My two children go to a safe, clean day school that is somehow still affordable (as long as I don't have any more kids). When we leave them in the morning the only worry is if the toddler has enough diapers to make it through the week. For most of the day the two of them are residents of an alternate universe in which three-year olds say "yes sir" to each other, share toys, and sit still at tables while eating. I can't speak for the other parents, but in many ways the women (mostly) that make the day school feel as if it was commandeered by care-bears are better at raising my kids than I am. In the New Republic, Jonathan Cohn tells a different story.
On other occasions, the process of closing a day care can be torturous. Lahmeyer recalled one place that racked up repeated violations over two years before a judge would shut it down. “I can tell you there’s a fair number [of cases] that we lost because the judge decided, No child’s died yet, so they stay open,” Lahmeyer says.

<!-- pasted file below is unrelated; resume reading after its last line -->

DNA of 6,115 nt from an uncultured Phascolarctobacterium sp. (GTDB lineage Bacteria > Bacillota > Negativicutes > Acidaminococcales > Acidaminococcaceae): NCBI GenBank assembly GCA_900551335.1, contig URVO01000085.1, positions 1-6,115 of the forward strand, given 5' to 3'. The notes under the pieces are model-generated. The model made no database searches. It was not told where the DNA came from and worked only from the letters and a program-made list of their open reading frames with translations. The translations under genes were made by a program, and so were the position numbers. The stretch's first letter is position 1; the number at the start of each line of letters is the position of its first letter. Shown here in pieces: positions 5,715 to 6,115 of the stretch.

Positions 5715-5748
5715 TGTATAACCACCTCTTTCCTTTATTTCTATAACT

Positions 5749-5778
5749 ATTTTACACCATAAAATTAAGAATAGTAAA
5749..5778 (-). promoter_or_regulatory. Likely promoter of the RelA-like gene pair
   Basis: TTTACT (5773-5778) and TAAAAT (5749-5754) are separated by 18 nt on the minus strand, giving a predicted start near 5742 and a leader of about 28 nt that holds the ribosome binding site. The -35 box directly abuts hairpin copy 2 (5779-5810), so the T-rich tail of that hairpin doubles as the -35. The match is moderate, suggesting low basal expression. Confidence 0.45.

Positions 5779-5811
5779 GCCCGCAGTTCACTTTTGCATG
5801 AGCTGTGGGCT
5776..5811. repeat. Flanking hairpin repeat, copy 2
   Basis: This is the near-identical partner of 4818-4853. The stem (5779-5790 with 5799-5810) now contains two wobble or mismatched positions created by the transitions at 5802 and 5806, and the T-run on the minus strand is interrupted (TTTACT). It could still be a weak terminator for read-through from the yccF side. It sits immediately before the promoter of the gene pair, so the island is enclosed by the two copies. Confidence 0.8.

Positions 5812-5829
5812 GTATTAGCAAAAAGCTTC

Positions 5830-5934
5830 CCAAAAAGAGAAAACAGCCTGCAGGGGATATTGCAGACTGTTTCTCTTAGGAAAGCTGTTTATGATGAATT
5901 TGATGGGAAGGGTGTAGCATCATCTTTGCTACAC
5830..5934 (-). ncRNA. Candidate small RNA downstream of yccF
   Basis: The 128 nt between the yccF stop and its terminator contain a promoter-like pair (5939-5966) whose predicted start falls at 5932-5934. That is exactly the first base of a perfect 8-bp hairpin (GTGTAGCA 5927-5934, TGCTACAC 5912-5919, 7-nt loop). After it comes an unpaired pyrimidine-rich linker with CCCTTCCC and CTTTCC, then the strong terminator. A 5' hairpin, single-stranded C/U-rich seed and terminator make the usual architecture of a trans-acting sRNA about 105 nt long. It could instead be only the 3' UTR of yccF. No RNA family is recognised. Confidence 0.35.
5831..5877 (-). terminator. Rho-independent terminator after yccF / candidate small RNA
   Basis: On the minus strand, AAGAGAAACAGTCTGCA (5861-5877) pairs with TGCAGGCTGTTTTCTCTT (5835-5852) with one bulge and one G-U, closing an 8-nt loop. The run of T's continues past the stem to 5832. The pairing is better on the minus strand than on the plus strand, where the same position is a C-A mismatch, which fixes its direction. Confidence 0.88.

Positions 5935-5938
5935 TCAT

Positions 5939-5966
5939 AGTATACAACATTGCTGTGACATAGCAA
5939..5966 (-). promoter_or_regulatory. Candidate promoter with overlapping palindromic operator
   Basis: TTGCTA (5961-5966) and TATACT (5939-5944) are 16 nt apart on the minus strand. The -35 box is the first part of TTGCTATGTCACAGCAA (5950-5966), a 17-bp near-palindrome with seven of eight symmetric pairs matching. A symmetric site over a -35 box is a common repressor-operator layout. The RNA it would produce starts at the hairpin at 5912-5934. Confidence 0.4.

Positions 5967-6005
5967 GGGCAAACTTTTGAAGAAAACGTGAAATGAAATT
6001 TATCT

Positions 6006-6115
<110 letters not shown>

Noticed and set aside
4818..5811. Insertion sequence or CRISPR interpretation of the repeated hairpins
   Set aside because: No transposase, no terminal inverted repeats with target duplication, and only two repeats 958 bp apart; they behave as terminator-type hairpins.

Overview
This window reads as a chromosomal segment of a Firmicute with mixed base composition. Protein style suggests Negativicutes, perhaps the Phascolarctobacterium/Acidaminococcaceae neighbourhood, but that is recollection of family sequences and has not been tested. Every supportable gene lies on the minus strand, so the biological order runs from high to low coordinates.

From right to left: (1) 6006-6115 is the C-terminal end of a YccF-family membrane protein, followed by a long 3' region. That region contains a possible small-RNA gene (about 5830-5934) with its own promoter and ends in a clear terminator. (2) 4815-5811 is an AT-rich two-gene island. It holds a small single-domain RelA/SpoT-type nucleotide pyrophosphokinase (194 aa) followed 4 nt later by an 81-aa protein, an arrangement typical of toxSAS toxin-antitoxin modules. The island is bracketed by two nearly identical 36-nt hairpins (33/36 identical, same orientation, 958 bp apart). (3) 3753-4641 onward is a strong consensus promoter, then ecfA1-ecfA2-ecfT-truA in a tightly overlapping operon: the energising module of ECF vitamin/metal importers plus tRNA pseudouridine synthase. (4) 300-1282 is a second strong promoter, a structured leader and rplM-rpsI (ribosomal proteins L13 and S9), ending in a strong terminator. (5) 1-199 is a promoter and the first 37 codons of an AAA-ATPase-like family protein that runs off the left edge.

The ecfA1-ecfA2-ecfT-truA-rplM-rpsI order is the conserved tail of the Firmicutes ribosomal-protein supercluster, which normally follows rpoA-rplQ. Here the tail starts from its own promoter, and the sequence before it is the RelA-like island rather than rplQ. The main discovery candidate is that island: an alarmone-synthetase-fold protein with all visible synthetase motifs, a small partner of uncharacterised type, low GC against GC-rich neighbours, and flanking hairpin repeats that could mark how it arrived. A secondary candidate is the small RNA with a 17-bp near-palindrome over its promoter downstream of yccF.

His investigative piece depicts a parallel day care system for the nations working poor that is under-regulated and indefensible. While many lament the tragic consequences resulting from the widening gap between the rich and everyone else, the effect on children, which won't be realized for many years, is just as catastrophic.
Read the report and let me know if I'm overreacting.